Q: I am a middle-aged man and for the past three months, I have been experiencing persistent lower abdominal pain. It is worse on the right side. I have occasional constipation and, sometimes, I have to take laxatives to manage this. Recently, I went to the doctor and he suggested that I get a CT scan of my belly to assess the problem. The scan shows that I have some abnormalities in my appendix and my doctor is worried that it might be cancer. I was astonished. I have never heard of cancer of the appendix. Most people who I spoke to told me that it can get infected or inflamed but no one has heard of cancer of the appendix. If I truly have cancer of the appendix, what are my treatment options? Will I need chemotherapy? Can it be treated without surgery? How long can one live with it should I choose not to have any intervention?
The appendix is a tubular hollow structure attached to the large intestines (colon). It is about eight to 12cm long and is located on the right lower part of the belly. In adults, it does not have any significant function. It can develop several conditions, of which cancer is one of them. Cancer of the appendix is rare, accounting for less than five per cent of all colon cancers. In addition, it can get inflamed and infected (a condition known as appendicitis).
—Discomfort/pain in the lower right section of the abdomen.
—Bloating and fullness of the belly
—Change in the way you go to the toilet (may get either constipation or diarrhoea).
—Lack of appetite —Occasionally, the cancer may present like appendicitis giving you abdominal pain, nausea, vomiting and fever.
Treatment depends on various factors. These include: Type of cancer: There are different subtypes of cancer of the appendix. Some of the cancers cause an abnormal release of chemicals in the body (neuroendocrine tumours). The treatment of all of the different subtypes involves surgery. A few may need chemotherapy/medication in addition to the surgery. Location and size of the cancer: If the cancer is small and located at the tip of the appendix, treatment involves removal of the appendix only. Larger tumours and those located near the base of the appendix require removal of part of the colon. Spread of the cancer: In some cases, cancer of the appendix may spread to the colon and distant organs like the liver (this is, however, relatively rare).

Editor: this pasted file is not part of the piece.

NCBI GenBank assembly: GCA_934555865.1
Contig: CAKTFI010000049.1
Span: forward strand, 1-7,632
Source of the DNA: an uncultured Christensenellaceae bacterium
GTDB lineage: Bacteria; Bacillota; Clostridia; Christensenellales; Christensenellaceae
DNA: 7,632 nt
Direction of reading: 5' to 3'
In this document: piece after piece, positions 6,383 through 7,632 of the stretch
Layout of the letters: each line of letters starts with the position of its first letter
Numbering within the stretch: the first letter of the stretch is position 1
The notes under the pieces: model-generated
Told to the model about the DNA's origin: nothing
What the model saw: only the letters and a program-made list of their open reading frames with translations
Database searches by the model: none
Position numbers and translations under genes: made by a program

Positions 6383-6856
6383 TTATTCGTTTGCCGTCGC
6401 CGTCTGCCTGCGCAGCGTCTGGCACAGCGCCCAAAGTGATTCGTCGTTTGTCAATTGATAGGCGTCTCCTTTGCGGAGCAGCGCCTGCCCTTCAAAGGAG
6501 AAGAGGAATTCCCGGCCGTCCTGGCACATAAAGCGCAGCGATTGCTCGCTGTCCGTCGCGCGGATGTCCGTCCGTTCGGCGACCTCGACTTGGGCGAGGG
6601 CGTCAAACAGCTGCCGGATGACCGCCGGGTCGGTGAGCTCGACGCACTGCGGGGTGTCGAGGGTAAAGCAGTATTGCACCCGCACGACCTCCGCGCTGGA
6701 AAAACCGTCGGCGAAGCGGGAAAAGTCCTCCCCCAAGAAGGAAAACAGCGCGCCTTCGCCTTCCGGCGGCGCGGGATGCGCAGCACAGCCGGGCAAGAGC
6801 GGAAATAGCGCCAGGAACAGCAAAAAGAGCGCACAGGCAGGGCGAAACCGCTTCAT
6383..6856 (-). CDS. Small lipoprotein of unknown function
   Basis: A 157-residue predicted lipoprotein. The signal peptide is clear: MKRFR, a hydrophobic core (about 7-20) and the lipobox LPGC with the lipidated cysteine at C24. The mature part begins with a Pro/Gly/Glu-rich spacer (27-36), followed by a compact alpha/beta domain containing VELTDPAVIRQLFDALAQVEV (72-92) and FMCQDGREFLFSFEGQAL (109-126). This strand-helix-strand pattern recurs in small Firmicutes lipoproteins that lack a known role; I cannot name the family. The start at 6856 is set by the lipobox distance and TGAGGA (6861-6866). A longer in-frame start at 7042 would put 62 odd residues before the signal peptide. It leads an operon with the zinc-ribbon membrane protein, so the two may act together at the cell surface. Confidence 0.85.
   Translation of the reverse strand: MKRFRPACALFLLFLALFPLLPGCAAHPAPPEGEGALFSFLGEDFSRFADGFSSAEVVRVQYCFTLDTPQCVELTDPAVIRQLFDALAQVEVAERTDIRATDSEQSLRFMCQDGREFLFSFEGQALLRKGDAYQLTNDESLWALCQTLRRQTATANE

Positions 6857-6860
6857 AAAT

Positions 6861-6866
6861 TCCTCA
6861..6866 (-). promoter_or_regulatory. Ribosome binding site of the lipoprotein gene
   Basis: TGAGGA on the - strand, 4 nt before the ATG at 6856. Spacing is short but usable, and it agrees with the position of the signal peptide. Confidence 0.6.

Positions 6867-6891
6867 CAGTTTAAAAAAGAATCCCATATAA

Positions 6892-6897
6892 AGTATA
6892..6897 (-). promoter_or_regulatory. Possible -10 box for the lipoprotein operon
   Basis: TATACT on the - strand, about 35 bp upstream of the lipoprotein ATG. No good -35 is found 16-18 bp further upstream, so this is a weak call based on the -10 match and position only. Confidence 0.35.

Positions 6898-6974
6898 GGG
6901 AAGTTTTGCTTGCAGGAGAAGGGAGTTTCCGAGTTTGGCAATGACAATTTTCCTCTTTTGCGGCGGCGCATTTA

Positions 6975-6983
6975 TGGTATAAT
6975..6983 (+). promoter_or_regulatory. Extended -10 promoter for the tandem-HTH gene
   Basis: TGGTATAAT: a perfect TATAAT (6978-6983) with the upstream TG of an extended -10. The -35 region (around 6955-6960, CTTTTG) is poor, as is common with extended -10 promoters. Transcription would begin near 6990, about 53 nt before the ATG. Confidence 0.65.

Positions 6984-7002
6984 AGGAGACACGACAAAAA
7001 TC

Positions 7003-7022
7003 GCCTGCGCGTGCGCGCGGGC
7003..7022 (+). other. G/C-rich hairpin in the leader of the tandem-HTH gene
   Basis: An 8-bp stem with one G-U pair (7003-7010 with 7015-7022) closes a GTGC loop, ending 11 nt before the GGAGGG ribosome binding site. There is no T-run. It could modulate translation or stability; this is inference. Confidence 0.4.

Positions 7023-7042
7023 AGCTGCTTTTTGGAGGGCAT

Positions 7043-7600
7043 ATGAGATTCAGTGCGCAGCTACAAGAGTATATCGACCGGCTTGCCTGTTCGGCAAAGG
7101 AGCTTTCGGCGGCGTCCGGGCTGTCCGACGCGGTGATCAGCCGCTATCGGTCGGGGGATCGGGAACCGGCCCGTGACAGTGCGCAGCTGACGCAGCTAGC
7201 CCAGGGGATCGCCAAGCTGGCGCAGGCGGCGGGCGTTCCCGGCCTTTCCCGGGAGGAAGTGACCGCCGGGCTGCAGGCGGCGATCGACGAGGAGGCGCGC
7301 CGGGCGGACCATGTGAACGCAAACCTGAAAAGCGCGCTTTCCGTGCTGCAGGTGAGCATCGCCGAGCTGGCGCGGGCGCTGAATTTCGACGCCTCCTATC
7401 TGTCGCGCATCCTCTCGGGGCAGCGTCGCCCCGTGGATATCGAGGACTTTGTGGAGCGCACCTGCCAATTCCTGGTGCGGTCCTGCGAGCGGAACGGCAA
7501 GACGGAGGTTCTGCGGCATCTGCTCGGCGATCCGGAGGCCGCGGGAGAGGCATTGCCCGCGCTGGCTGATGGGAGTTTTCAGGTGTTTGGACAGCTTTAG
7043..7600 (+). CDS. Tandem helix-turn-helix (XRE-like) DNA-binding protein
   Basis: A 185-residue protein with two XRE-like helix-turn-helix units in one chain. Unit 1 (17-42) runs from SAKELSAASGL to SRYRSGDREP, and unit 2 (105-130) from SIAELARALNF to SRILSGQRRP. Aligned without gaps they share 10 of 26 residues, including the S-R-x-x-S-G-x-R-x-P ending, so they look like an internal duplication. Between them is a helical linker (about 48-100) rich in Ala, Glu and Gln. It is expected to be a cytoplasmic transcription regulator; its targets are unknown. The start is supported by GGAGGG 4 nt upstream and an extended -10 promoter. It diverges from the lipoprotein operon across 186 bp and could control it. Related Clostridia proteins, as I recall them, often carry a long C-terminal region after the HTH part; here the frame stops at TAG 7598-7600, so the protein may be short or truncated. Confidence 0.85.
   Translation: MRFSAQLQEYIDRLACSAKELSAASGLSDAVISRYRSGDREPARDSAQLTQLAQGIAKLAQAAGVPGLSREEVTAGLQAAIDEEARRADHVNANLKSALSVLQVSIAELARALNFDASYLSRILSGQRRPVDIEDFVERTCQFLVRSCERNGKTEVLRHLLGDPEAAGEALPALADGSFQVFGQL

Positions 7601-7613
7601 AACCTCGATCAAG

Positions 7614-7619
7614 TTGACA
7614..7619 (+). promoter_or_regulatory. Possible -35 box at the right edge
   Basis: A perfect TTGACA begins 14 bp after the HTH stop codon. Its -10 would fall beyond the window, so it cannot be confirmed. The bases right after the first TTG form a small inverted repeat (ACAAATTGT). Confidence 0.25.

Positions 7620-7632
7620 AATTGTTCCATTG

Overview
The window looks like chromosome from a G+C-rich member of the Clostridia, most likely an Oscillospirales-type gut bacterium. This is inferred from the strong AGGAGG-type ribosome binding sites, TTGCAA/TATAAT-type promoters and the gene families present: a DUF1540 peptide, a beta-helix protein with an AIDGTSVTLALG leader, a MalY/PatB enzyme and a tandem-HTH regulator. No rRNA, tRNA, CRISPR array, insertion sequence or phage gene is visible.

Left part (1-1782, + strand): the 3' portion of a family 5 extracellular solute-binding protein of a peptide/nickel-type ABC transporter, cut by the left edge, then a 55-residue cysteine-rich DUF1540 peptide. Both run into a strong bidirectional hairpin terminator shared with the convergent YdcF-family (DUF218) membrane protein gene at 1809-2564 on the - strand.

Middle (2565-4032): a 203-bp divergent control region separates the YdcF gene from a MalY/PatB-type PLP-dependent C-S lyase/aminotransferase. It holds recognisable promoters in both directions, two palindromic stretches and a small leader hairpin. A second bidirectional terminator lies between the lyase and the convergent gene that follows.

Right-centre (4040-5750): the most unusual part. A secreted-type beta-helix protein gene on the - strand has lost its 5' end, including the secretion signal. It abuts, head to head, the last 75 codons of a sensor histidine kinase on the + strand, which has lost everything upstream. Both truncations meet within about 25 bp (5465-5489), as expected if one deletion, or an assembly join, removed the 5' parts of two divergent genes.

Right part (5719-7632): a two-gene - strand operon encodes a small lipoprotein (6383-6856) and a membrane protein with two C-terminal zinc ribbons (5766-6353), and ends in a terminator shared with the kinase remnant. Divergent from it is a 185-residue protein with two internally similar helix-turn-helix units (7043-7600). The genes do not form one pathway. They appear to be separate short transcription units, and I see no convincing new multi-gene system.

In some cases, the cancer may rupture and the cells spread to the stomach lining. In these cases, mucus like fluid may build up inside the belly. General health: If you are in good shape, you will be able to handle any treatment. However, if you are in poor health like have a weak heart or lung problems, you may not be able to handle the anaesthesia needed for surgery.
Usually, the appendix is removed. Sometimes, the section of colon to which the appendix is attached must be removed. In most cases, this is the only thing needed to treat the cancer. In cases where the cancer has spread to an organ like the liver, the area where the cancer has spread to may sometimes be removed (metastatectomy).
Can one live without an appendix?
Yes. Removing it does not affect one’s digestion or immunity (these are the two main concerns surrounding the surgery). One can also live without the right side of the colon (in case it is removed during the cancer surgery).
Can one successfully treat the cancer without surgery?
Occasionally, very advanced cancers (those that have spread extensively) are treated without surgery — this is done because there may be no survival benefit to the procedure. However, cure is not achieved in these advanced cases.
Survival with appendix cancer
If cancer of the appendix is successfully treated, one can live a full life. The survival rate of these cancer patients is more than 95 per cent when followed up over five years. Untreated cancer of the appendix can have a grim prognosis. Most people do not live for longer than five years after diagnosis.
Your next step
I would suggest that you visit a general surgeon working in a hospital with cancer specialists. He or she will collaborate with an oncologist (cancer specialist) to tailor your care.
In most cases, a colonoscopy may be done to rule out cancer in the rest of the colon. Colonoscopy also assesses the area where the appendix is attached to the colon. Your treatment will be individualised based on the findings of all your tests and your general well being.
Is specialised care available in Kenya?
Yes, all the care needed for cancer of the appendix is available locally. In most cases, NHIF and your health insurance company should be able to pay for your treatment.